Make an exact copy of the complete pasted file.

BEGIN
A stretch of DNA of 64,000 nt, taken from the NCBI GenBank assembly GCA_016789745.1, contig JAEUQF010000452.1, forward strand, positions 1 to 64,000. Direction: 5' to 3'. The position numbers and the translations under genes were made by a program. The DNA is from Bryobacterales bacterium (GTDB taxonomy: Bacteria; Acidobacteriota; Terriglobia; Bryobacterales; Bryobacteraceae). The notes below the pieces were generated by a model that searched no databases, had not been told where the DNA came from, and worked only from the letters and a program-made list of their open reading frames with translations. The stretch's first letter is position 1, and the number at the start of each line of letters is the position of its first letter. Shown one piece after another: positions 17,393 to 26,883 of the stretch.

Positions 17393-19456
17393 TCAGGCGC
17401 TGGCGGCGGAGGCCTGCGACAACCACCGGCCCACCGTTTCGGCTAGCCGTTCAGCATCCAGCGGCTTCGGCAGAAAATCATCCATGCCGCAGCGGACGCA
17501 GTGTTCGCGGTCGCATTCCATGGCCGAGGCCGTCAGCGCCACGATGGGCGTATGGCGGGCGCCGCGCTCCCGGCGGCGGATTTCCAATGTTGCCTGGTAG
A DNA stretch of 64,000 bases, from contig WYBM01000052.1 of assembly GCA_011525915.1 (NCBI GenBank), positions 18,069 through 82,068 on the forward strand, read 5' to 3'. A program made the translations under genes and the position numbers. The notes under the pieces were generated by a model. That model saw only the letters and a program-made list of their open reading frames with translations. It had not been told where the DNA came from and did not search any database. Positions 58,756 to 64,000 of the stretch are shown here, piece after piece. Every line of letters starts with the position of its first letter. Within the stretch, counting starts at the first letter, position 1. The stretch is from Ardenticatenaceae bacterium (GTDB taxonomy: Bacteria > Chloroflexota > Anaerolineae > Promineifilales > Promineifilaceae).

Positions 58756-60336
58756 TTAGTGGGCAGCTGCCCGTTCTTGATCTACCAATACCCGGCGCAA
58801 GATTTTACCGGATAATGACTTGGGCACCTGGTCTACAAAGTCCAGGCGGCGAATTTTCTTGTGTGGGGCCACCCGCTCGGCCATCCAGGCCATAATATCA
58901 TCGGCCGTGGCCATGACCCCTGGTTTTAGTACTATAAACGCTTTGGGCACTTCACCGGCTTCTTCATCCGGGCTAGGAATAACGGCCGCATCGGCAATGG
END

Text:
A stretch of DNA of 64,000 nt, taken from the NCBI GenBank assembly GCA_016789745.1, contig JAEUQF010000452.1, forward strand, positions 1 to 64,000. Direction: 5' to 3'. The position numbers and the translations under genes were made by a program. The DNA is from Bryobacterales bacterium (GTDB taxonomy: Bacteria; Acidobacteriota; Terriglobia; Bryobacterales; Bryobacteraceae). The notes below the pieces were generated by a model that searched no databases, had not been told where the DNA came from, and worked only from the letters and a program-made list of their open reading frames with translations. The stretch's first letter is position 1, and the number at the start of each line of letters is the position of its first letter. Shown one piece after another: positions 17,393 to 26,883 of the stretch.

Positions 17393-19456
17393 TCAGGCGC
17401 TGGCGGCGGAGGCCTGCGACAACCACCGGCCCACCGTTTCGGCTAGCCGTTCAGCATCCAGCGGCTTCGGCAGAAAATCATCCATGCCGCAGCGGACGCA
17501 GTGTTCGCGGTCGCATTCCATGGCCGAGGCCGTCAGCGCCACGATGGGCGTATGGCGGGCGCCGCGCTCCCGGCGGCGGATTTCCAATGTTGCCTGGTAG
A DNA stretch of 64,000 bases, from contig WYBM01000052.1 of assembly GCA_011525915.1 (NCBI GenBank), positions 18,069 through 82,068 on the forward strand, read 5' to 3'. A program made the translations under genes and the position numbers. The notes under the pieces were generated by a model. That model saw only the letters and a program-made list of their open reading frames with translations. It had not been told where the DNA came from and did not search any database. Positions 58,756 to 64,000 of the stretch are shown here, piece after piece. Every line of letters starts with the position of its first letter. Within the stretch, counting starts at the first letter, position 1. The stretch is from Ardenticatenaceae bacterium (GTDB taxonomy: Bacteria > Chloroflexota > Anaerolineae > Promineifilales > Promineifilaceae).

Positions 58756-60336
58756 TTAGTGGGCAGCTGCCCGTTCTTGATCTACCAATACCCGGCGCAA
58801 GATTTTACCGGATAATGACTTGGGCACCTGGTCTACAAAGTCCAGGCGGCGAATTTTCTTGTGTGGGGCCACCCGCTCGGCCATCCAGGCCATAATATCA
58901 TCGGCCGTGGCCATGACCCCTGGTTTTAGTACTATAAACGCTTTGGGCACTTCACCGGCTTCTTCATCCGGGCTAGGAATAACGGCCGCATCGGCAATGG